Lenses implemented the ConfigProvider interface as Secret Provider, answering exactly this question. The Secret Provider can be added as a plugin to Kafka Connect’s plugin path like the Connector JARs. In the following, we will use the Secret Provider in the context of the Azure Key Vault, but it can also be used with other cloud platforms and secret vaults.

Adding the Kafka Connect Secret Provider

First of all, before the Secret Provider is added, Kafka Connect needs to be configured to pick up the credentials from a ConfigProvider. To do this, some properties of the Kafka Connect worker configuration need to be specified. Depending on your deployment process, this can be done by adding the properties as configurationOverrides within your helm values.yaml file. Lenses’ documentation provides more details about this. Keep in mind that the Azure client id, secret id and tenant id are as well highly sensitive credentials and also need to be injected in some way. For example, it is possible to store those secrets as Github Secrets and override them via a Github Actions pipeline into the values.yaml file. Again, this is no perfect solution since the credentials will be written as plaintext into the values.yaml file, but they are at least not exposed within your code.

To add the Secret Provider, we can create a custom Docker image:

If it is left like that, Kafka Connect would later fail with numerous exceptions. Kafka Connect uses the CUB (Confluent Utility Belt) tool at startup, which checks for the Kafka cluster and the expected number of brokers being ready. Because the cluster is configured to require authentication (i.e., not using PLAINTEXT protocol), it is trying to load a class from the added JAR. Since the class is not included in CUB’s classpath, the script will fail, and the startup will cancel.
This can be worked around by adjusting the official image to not containing the performed check. This approach was also discussed within this Github issue. The failing check is located in the ensure script.
In case you decide on this option, you can skip the following few lines. Otherwise, some additional modifications are needed to use the CUB tool. First, CUB’s classpath needs to be edited:

Testing this would still lead to exceptions: The current version of the Secret Provider and the newest version of the CUB tool in Kafka are using conflicting Scala versions. If configured, CUB will try to instantiate an AzureSecretProvider, which will fail because of the Secret Provider using Scala 2.12 and Confluent 6.0.0 using Scala 2.13. To resolve this, there are only two options: Downgrading Kafka Connect to containing a suitable Scala version or updating the Secret Provider. If your Kafka cluster is already running and your deployment is dependent on a specific Kafka version, the first approach will not be practicable for you.
The latter option will be associated with much more effort: “Updating” the secret provider means in this case, that adjustments of the code itself are required. For simplicity, Confluent 5.5.1 will be used in this example.

Two issues fixed, but this still sounds too easy? Like Lenses also mentions in the plugin documentation, the HttpClient-class will not be pickup up correctly because of the classloading behavior of the Azure SDK. Therefore, the Secret Provider needs to be included within Connect’s classpath:

Even when also recommended by Lenses, this approach can face you with new issues. Usually, plugins are only added to Kafka Connect within its plugin path since adding plugins via the classpath does not provide classloading isolation. Kafka Connect (6.0.0) has Scala 2.13. located in its classpath, and as we already know, the Secret Provider uses Scala 2.12. If now both Scala versions are included within the classpath, it remains a matter of chance which version is loaded first. And if it is the wrong order, the setup will fail again. If Connect 5.5.1 is used, the Scala versions will be the same, and this issue will not occur. For Connect 6.0.0 or higher, it needs to be ensured that the Secret Provider is loaded using the included Scala-JAR of version 2.12. Therefore, the Secret Provider needs to be added to the classpath and the plugin path:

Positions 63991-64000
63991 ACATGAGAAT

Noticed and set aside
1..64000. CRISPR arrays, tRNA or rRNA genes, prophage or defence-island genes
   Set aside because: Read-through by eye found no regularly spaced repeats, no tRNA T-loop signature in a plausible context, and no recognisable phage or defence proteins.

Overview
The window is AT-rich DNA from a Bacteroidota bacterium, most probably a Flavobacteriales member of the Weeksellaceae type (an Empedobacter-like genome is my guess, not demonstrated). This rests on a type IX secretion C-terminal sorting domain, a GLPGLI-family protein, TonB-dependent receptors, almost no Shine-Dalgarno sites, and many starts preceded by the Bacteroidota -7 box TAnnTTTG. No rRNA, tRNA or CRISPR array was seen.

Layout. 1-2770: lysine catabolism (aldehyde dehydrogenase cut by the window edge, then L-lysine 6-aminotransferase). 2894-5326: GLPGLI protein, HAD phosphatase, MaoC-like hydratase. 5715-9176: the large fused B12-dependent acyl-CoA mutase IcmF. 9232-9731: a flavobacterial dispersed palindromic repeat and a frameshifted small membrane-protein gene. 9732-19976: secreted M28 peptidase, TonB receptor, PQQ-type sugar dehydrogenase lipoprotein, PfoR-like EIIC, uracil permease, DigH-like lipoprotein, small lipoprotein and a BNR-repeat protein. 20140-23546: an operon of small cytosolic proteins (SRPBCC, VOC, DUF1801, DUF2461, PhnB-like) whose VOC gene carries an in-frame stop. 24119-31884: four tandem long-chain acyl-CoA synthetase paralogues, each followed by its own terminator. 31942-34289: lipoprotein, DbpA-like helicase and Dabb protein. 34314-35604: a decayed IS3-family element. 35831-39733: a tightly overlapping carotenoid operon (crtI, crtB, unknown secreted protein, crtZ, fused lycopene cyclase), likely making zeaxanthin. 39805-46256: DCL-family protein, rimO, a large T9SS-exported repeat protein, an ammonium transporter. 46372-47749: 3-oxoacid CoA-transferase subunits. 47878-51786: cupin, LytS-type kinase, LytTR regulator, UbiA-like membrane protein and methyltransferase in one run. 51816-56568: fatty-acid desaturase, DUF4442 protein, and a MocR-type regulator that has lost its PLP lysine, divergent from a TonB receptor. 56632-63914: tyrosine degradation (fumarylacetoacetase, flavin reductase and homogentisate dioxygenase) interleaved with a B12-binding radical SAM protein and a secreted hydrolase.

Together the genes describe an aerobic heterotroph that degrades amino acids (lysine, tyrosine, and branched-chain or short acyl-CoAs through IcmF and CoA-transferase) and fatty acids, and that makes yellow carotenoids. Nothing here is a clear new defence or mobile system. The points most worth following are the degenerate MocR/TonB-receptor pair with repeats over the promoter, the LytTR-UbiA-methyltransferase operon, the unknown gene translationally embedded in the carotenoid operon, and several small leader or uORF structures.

The latest release of the Azure SDK also addressed this issue, and as soon as the new version of the secret provider is published, it will be resolved completely. Of course, the presented workaround is no clean solution and comes along with additional constraints. For now, the summarized Dockerfile for Confluent 5.5.1 looks like this:

For Confluent 6.0.0 or higher, it can be summarized:

  1. Modify the official Docker image to exclude the CUB-check within the ensure script.
  2. Include the Secret Provider within Connect’s classpath.
  3. Include the Secret Provider within Connect’s plugin path.

It is now possible to adjust the Connector configurations so that the credentials will not be visible as plaintext anymore. Username and password are picked up at runtime from the Azure Key Vault and are inserted into the configurations file:

Open Questions and Improvements

Using the Kafka Connect Secret Provider comes along with some pitfalls. Those can be worked around as long as you are not using the latest Confluent version. An update of the Secret Provider will make it much easier to integrate into your project. But still, it will not be possible to use the Secret Provider in connection with the CUB tool because the latter is not supporting plugin isolation.
As this summarized solution seems short and handy, not knowing all those details can cost a lot of time when working under time pressure and taking security into account.
As already mentioned, overriding secrets into values.yaml files via a pipeline is no perfect approach. At least, it is an acceptable option for a first solution. In case of a Kubernetes deployment, the secrets will still be readable for everybody who can get the yaml-files of the pods. Instead, it could be considered to use Kubernetes secrets or to investigate other possibilities.

Feel free to leave a comment if you have any ideas or thoughts about this!

PS: As also described at the beginning of this post, these and similar scenarios can be a common problem when integrating applications and systems. If you are interested in more topics in the area of Agile Integration, feel free to read on here.